This talk will examine why the debate over climate change has become increasingly polarized. It will then examines the need to move towards increasing use of renewable energy, and the challenges this move poses. It will then consider a number of specific renewable energy technologies, including some particularly promising ones. Finally, it will examine the advantages of modular nuclear reactors and present the case that a policy based on clean energy rather than only renewable energy is the most defensible and affordable way to meet energy needs.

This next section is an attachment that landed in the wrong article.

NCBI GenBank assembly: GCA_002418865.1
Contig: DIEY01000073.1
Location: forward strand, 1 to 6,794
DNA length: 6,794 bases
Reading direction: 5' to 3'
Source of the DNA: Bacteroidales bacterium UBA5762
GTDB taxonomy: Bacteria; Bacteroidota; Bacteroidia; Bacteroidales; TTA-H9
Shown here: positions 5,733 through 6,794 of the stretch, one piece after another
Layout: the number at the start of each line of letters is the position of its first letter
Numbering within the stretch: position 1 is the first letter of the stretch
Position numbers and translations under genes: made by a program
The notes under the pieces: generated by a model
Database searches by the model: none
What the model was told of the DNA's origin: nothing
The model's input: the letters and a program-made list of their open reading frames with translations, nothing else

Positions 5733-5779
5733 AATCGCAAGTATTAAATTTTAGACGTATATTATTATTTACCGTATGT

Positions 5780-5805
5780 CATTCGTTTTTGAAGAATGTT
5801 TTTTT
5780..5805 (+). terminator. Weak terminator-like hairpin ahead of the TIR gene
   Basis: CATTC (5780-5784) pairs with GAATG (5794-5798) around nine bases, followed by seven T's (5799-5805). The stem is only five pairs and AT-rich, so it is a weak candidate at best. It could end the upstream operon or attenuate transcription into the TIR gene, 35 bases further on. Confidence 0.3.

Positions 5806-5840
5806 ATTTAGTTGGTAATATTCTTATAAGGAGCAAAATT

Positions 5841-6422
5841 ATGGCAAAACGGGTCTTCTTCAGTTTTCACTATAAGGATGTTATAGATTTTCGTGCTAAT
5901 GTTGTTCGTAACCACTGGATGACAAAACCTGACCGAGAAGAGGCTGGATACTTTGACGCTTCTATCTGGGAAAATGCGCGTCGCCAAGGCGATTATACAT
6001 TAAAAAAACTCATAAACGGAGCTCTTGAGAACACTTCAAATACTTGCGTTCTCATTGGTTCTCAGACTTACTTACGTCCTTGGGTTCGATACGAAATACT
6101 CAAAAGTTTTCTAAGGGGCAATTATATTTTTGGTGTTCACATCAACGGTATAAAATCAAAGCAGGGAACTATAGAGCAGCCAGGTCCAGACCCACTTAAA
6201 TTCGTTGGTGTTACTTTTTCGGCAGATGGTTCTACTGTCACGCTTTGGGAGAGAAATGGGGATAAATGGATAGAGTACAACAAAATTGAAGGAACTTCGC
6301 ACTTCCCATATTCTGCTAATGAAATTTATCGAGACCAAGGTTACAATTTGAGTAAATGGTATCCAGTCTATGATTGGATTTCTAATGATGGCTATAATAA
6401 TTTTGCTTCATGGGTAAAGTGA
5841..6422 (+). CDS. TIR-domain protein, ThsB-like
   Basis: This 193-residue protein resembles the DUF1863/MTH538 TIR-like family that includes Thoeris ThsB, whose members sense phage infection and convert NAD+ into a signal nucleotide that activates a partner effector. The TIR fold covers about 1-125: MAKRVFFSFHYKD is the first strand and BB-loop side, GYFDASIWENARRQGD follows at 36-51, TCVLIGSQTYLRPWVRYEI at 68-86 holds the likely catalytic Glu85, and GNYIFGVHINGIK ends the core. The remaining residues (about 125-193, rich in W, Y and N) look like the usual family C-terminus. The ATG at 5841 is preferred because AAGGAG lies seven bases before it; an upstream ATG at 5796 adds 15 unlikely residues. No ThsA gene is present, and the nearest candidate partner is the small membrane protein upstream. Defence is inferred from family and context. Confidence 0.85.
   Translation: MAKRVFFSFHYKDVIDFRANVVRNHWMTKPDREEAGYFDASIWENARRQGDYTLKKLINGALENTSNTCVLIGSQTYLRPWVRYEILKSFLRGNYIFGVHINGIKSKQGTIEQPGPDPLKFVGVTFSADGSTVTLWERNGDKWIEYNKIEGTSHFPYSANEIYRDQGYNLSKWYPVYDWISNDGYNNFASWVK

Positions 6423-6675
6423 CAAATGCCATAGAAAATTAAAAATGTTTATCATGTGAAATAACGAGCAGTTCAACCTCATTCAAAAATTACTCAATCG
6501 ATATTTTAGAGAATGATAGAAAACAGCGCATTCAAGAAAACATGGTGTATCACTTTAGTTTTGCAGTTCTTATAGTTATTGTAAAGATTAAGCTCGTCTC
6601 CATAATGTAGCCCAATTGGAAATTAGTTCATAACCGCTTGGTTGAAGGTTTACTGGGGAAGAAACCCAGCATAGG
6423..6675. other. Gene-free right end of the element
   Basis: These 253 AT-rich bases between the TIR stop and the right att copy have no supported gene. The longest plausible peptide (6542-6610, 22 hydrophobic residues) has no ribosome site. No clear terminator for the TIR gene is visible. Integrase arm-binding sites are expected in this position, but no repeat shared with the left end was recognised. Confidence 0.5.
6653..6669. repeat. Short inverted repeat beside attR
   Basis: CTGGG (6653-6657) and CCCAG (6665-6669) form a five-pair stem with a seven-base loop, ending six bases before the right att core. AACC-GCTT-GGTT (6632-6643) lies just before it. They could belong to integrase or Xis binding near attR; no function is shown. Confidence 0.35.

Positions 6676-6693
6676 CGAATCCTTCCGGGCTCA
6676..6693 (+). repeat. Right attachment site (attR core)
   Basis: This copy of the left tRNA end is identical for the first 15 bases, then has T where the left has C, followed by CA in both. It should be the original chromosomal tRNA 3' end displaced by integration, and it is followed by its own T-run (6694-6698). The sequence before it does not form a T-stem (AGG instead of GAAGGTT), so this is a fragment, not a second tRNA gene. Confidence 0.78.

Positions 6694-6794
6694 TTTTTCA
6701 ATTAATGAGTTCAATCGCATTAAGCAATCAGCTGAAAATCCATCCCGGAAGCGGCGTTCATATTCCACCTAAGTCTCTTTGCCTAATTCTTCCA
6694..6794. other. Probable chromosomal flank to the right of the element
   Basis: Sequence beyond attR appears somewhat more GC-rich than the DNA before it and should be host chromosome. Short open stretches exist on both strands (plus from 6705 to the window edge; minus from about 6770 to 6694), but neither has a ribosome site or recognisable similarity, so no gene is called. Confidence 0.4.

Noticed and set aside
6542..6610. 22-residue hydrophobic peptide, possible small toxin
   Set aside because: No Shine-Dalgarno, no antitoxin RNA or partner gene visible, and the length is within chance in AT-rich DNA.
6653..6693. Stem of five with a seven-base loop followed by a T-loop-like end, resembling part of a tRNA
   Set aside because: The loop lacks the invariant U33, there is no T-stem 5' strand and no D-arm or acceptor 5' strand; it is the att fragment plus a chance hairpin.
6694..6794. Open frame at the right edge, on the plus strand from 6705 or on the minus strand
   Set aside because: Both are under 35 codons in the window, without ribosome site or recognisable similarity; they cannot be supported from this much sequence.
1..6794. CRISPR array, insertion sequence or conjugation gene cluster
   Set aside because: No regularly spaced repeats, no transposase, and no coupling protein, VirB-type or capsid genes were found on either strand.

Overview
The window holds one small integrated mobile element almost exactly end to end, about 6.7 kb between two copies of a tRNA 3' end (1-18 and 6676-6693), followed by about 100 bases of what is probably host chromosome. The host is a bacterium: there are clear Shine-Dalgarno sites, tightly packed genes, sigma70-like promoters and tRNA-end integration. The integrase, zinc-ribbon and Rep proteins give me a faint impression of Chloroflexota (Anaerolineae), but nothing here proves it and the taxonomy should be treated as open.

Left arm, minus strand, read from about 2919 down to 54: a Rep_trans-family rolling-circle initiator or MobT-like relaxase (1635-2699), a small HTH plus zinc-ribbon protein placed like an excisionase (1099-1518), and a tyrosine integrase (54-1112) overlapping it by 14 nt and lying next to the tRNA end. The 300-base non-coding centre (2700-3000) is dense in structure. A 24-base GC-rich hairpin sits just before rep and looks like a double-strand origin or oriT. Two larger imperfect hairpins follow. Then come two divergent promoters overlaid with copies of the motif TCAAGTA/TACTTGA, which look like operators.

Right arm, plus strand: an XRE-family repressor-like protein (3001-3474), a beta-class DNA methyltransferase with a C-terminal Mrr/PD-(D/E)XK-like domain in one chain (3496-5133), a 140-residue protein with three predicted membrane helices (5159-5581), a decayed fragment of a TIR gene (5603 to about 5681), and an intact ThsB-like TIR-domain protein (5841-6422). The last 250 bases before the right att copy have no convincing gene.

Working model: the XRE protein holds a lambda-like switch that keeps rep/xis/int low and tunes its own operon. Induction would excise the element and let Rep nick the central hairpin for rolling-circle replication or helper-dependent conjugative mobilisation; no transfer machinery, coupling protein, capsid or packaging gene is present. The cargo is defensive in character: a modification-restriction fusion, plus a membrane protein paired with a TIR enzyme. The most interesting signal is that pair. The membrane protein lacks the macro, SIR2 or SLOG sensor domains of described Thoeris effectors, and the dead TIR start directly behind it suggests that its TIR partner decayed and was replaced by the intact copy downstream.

Robert Ehrlich is professor of physics at George Mason University and has chaired the physics & astronomy department there for many years. He earned a B.S. in Physics from Brooklyn College and a Ph. D. in experimental particle physics from Columbia University, where he worked on the Nobel Prize winning "two neutrino" experiment. He has authored or edited twenty books and close to 100 articles on a wide variety of topics, including particle physics, science education, physics & society, and energy & the environmental. Recently he has focused on energy production and use, particularly renewable energy. And, at GMU, he started and has been instrumental in developing a Renewable Energy undergraduate Minor and a graduate program in Energy & Sustainability. Currently, he is writing a textbook on renewable energy.
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